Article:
As the Sounder previously reported, the community of Buckland has seen its access to beluga plummet over the last several decades for a variety of reasons. There is concern there and in other parts of the Northwest Arctic that the hunt may disappear.
Those along the coast of Western Alaska who keep their eye on the population have noticed changes over the years in how the pods move and adapt to shifting environmental factors.
Diminishing sea ice cover means the whales may be spending less time in the open water every year. It's also potentially paving the way for new predators or stronger populations of predators, Goodwin explained. Locals have reported seeing more killer whales moving north and coming closer to shore as the sea ice has decreased, which some think may be putting a stress on the beluga population along some parts of the coastline.
"The female always comes back to have its young where it was born. There's some critical areas in different parts of Alaska that are important areas that as the calving season begins, there's some kind of cautions that are made to the hunters. We need them to come back," Goodwin said. "There's studies that have been done that show that [not all belugas who are born grow to adulthood]. So, that's a percentage that's scary because they don't have young every year. The calf will follow its mother for two to three years before it's on its own. So, the balance is important to know so that we can continue having beluga around that we can harvest and eat. It's part of our culture."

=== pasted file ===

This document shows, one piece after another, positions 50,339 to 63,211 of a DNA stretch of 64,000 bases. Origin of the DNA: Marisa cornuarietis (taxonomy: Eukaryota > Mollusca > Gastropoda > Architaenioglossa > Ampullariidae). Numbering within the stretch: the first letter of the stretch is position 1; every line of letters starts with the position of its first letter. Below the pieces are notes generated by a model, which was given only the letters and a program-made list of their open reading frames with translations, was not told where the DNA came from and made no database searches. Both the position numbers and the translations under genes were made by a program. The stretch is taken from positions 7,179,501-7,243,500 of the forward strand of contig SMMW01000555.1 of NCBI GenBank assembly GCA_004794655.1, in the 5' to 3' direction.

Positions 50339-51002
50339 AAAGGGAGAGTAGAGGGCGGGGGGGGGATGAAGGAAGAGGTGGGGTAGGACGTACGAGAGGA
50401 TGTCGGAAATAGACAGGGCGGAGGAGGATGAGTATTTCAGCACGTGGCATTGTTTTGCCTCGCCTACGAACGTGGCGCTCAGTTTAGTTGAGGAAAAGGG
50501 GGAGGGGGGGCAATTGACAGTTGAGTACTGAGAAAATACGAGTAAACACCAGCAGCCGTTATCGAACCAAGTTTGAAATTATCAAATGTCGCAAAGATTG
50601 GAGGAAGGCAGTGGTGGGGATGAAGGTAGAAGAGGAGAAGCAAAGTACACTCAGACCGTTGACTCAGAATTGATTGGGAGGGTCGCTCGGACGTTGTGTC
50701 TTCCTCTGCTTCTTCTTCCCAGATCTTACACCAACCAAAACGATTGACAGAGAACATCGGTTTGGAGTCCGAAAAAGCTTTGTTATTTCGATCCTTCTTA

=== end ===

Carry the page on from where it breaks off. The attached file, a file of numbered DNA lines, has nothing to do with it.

Once this survey is complete, Goodwin said he'd be interested to see how the population has changed, if at all, since 2000, when the last one of its kind was done.
He also hopes if others recognize the importance of this kind of data collection, it will be possible to secure support for more surveys in the future — and not at an interval of 20 years.
"What I want to know is how come we don't get funded every year to do surveys in different parts of Alaska? Belugas have been around forever, you know?" he said.
Currently, many Alaska Natives are eligible to hunt marine mammals, but Goodwin worries without up-to-date information and data on the populations, the temptation will be there to make management decisions that could have serious effects on local communities.
"There's going to come a time when they're going to try to impose regulations on us and it's important that we counter some of that by our own observations and such, so that we can come up with a better plan than 'no hunting,'" he said.
As the researchers enter their final week of surveying, they hope the weather will stay in their favor so they can come back with a useful and complete data set.
"We need the bases of the clouds to be high enough (1,100-1,200 ft.) so that we have a clear view down to the water, and weak or no winds so that the ocean surface does not have a lot of white-capped waves," Sims wrote on the blog.
Goodwin hopes for the best, as well. Surveys like this help put knowledge back into the hands of people who rely on the resource, so they can make informed decisions on where and how to hunt — or not hunt — depending on the population, he explained.
"We don't know what's going to happen 50 years from now, but we want to be ready."
Shady Grove Oliver can be reached at firstname.lastname@example.org.